31 December, 2011
So, we went for the last minute shopping to the central Piraeus. And after some walking and browsing, GH said he had to use toilets. So I took him to this cafeteria called Frida's just in front of Dimotiki Astynomia where I used to go to beseech for my residence permit.
It is a small but nice self-service cafeteria with food. They sell salads, sandwiches, various pastas, a small selection of grill, sweets and wine.
GH ordered his favourite, Club sandwich with chicken (or maybe turkey - don't remember) & I ordered moschari burger with some soft drinks.
It took a while for the food to come, as the place was very busy (for which the owner apologized us).
The burger was pretty good with flavoursome meat patty and good quality cheese. For 6.20 Euro, it was a very decent offer.
Meanwhile the club sandwich was less impressive. But it was only 4.80 Euro, thus not much of a disappointment.
Both of the plates were served with fresh fries.
The place sells also Italian wines and Italian panettone, and, surprisingly many people were buying these products. We also bought a bottle of wine and might try tonight.
For the price they charge, the food seem to taste quite right and we will be returning without doubt (if we can find a table).
Euripidou 87, Piraeus
Tel. 210 4174 564
(The photo above is from my mobile; I might upload some other photos from my camera later).
This is my last post of 2011. Happy to conclude the year with a positive note and hope to discover many more in the coming year.
ADDITIONAL PHOTOS FROM MY CANON CAMERA
that I have just downloaded.
Cashier Counter. The place is self-service style; you place the order at the counter and pay. The food sometimes you have to go to fetch and sometimes they bring it to you.
30 December, 2011
The shop & cafeteria were very busy due to the Christmas shoppers. In this current economic climet, you feel releaved to see people still do some shopping.
Two of us ordered a plate of club sandwich to share and a couple of drinks.
Neither in Japan or in UK (let alone Italy), I do not remember to see club sandwich on the menu so often as in Greece. I would call it one of the Greek national dishes, as well as curry or spaghetti to Japanese (this phrase makes sense only to those who knows the eating custom in Japan, I know...).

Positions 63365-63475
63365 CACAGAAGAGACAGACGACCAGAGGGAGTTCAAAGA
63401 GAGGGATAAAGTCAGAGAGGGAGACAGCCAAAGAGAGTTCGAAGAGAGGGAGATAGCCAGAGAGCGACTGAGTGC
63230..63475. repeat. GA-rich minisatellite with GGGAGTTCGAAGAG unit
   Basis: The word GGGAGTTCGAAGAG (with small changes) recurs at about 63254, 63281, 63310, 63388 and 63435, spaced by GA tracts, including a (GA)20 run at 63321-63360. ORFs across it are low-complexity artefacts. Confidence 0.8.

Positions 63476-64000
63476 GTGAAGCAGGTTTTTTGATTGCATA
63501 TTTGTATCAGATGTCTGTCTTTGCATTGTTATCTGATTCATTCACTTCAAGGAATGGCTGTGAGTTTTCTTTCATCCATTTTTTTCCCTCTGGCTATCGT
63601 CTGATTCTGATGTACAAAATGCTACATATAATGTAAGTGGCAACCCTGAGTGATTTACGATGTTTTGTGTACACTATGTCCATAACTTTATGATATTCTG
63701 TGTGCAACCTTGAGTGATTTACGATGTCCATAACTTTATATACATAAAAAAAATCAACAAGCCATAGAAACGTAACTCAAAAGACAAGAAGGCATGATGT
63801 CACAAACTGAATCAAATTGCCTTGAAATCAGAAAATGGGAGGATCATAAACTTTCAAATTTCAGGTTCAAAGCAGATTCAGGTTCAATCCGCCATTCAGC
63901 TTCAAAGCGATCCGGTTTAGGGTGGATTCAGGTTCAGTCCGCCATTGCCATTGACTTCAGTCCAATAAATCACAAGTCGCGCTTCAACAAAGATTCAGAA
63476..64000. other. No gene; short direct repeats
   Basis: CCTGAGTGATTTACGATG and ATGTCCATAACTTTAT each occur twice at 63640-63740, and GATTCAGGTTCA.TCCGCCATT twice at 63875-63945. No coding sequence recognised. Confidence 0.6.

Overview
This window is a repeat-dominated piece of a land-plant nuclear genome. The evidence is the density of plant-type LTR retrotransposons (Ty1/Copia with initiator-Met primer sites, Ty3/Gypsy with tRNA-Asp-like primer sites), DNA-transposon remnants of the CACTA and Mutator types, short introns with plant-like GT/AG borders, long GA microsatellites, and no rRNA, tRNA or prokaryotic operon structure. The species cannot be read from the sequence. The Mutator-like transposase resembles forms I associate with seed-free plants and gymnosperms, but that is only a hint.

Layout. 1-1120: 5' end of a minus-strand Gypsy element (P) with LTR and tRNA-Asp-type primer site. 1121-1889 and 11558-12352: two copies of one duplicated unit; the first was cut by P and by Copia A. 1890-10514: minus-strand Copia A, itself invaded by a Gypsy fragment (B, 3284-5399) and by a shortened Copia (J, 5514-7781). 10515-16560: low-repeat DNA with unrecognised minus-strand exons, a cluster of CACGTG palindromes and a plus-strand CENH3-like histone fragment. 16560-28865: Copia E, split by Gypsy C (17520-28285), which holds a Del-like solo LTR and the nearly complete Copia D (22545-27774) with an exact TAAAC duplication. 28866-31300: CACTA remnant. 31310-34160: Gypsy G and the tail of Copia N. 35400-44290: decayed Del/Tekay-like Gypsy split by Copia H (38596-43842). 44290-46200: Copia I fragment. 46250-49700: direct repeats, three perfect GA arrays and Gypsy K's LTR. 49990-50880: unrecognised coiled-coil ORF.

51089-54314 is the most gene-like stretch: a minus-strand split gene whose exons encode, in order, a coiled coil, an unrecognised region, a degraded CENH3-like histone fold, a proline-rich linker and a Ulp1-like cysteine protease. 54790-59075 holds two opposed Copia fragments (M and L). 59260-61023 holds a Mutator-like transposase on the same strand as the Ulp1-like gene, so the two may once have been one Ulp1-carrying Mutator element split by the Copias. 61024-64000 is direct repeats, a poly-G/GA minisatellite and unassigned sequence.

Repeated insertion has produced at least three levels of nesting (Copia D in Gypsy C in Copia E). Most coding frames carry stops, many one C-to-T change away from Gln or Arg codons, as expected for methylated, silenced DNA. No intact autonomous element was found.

The toasted sandwich smelled of butter and the fillings were also flavourful. It wasn't like bad example of club sandwich over-filled with mayonnaise, snewey ham and plastic like chicken breast.
6.90 was reasonably price. Good fastfood while you are on shopping.
This is a slice of apple pie at Public cafe I ate on another day.
It was just OK. "I would order something else next time" OK.
Grigoris lowered the prices of coffee.
When the VAT on cooked food went up 13 to 23%, Grigoris immediately adjusted the price (justifiably, as the money goes to the state cofer, not to their profit) and probably they regretted it, sadly (but realistically, come on, who can accept that the sandwich that cost 3 Euro becomes 3.30 Euro overnigh?)
And something a bit Christmasy. We bought kourabiedes from a zaharoplasteio (patisserie) called Passarella on lower Piraeus street (if you know the area, it is next to Skravenitis supermarket).
They were less than 10 Euro / kg (maybe 7 maybe 9, don't remember exactly), while many bakeries charge 13-14 Euro per kg. And they tasted fine. For half kilo, we got 12 pieces.
29 December, 2011
Down the Iraklidon Street.
Here was still quiet, but getting to the center (i.e. toward Apostolou Pavlou Street), we saw more & more people.
For some reason, there were many sparrows sitting on the chairs of cafeteria Syn Athina. Can you see them?
I wondered why there was nobody in Acropolis (it was still around 2 in the afternoon) & the day after I learnt that it was closed due to the guards' strike. I have heard that the state won't be afford to open the museums and archaeological sites during the weekend, because it cannot pay the guards for weekend duties. Sad. Deeply.
Cats of Ancient Agora site. There are cats here always. There should be people who are feeding them.